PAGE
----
Lab 15 - continued Arthropods - grasshopper (Part 4 of 5)
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by Kathy Egbert
| 45 Questions
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Last Name, First Name
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Class Period:
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Of all the animal species known to exist today, 70-75% of them are insects. Without a doubt, insects, are the most successful of any animal group. They are found in all types of habitats. There are carnivorous insects, herbivorous insects, and parsitic insects. There are terrestrial walking insects, aerial flying insects, and aquatic swimming insects plus some that function in all three habitats. Some insects, such as termites and bees form complex societies. Insects are, by all means, a highly diverse and fascinating group of animals.
Insects belong to the large phylum. Arthropoda. This name comes from the Latin names: arthros (meaning joint) and poda (meaning foot). In addition to insects this phylum includes millipedes, centipedes, arachnids, and crustaceans. Arthropods all share the following characteristics:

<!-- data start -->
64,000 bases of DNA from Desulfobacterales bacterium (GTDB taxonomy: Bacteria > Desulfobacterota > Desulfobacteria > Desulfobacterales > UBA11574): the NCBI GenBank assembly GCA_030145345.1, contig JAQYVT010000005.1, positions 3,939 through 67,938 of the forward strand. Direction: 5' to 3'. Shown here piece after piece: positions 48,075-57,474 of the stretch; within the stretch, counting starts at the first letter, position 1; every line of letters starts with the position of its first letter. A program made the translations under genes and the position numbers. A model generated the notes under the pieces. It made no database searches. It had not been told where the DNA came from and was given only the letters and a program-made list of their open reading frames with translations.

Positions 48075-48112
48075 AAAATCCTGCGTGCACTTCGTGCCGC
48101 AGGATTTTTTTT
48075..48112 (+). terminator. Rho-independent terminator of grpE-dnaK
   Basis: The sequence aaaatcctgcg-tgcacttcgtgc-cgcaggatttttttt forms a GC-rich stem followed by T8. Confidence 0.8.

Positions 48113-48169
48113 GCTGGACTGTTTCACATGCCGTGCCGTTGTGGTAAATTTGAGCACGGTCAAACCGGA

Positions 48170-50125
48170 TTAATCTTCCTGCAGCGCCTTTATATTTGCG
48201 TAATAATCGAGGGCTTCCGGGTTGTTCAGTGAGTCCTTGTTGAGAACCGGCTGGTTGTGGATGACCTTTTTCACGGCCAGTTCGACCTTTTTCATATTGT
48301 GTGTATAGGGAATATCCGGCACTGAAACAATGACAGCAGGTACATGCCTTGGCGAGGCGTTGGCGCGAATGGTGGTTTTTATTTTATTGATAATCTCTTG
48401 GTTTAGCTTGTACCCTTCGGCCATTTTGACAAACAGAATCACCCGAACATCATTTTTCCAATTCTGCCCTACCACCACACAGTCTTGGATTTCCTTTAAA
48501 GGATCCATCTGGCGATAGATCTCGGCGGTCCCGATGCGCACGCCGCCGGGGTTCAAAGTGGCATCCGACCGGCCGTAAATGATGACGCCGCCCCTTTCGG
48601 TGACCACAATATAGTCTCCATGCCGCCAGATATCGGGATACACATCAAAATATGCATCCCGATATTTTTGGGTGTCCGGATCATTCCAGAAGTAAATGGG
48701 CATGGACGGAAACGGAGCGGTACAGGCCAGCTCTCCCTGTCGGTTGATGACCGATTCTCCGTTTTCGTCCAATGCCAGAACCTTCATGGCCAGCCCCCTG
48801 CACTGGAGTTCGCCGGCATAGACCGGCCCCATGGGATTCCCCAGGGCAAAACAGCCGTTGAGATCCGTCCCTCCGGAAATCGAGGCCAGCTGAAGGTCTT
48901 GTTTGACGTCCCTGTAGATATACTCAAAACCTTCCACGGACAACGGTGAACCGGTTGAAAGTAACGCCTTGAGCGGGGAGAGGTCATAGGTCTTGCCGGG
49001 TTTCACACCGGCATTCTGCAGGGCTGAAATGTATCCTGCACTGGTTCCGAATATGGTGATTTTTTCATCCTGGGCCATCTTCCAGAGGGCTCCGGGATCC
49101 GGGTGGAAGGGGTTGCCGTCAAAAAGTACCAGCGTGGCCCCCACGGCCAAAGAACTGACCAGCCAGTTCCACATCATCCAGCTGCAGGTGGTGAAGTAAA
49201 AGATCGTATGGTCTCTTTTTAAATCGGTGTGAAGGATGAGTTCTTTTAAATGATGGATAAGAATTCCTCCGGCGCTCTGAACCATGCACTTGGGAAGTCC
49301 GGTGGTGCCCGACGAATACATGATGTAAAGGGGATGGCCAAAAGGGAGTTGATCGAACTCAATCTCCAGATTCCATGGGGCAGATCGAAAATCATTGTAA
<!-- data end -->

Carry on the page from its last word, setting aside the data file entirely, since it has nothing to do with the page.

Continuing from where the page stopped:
1. Body and limbs segmented externally
  2. Exoskeleton composed with chitin
  3. Without a true coelom but with a hemocoel a simple series of sinuses or spaces between tissues
  4. Jointed appendages modified for feeding
  5. Musculature distinctly striated
  6. Ventral nerve cord with dorsal brain
  7. Bilateral symmetry
Insects can be separated from the other classes of arthropods by having the following characteristics.
  1. Body separated into three regions
  2. Having three pairs of legs
  3. A single pair of antennae
A grasshopper is an excellent example of general insect anatomy. The grasshopper that is most commonly studied is the Plains Lubber grasshopper, Brachiostoma magna. The reasons for the popularity of this particular grasshopper are its large size, ready availability, and low cost. The Black Lubber grasshopper (genus: Romalea) is sometimes used as a substitute specimen for Brachiostoma.

Obtain a preserved grasshopper. Be sure to rinse it in water before using it.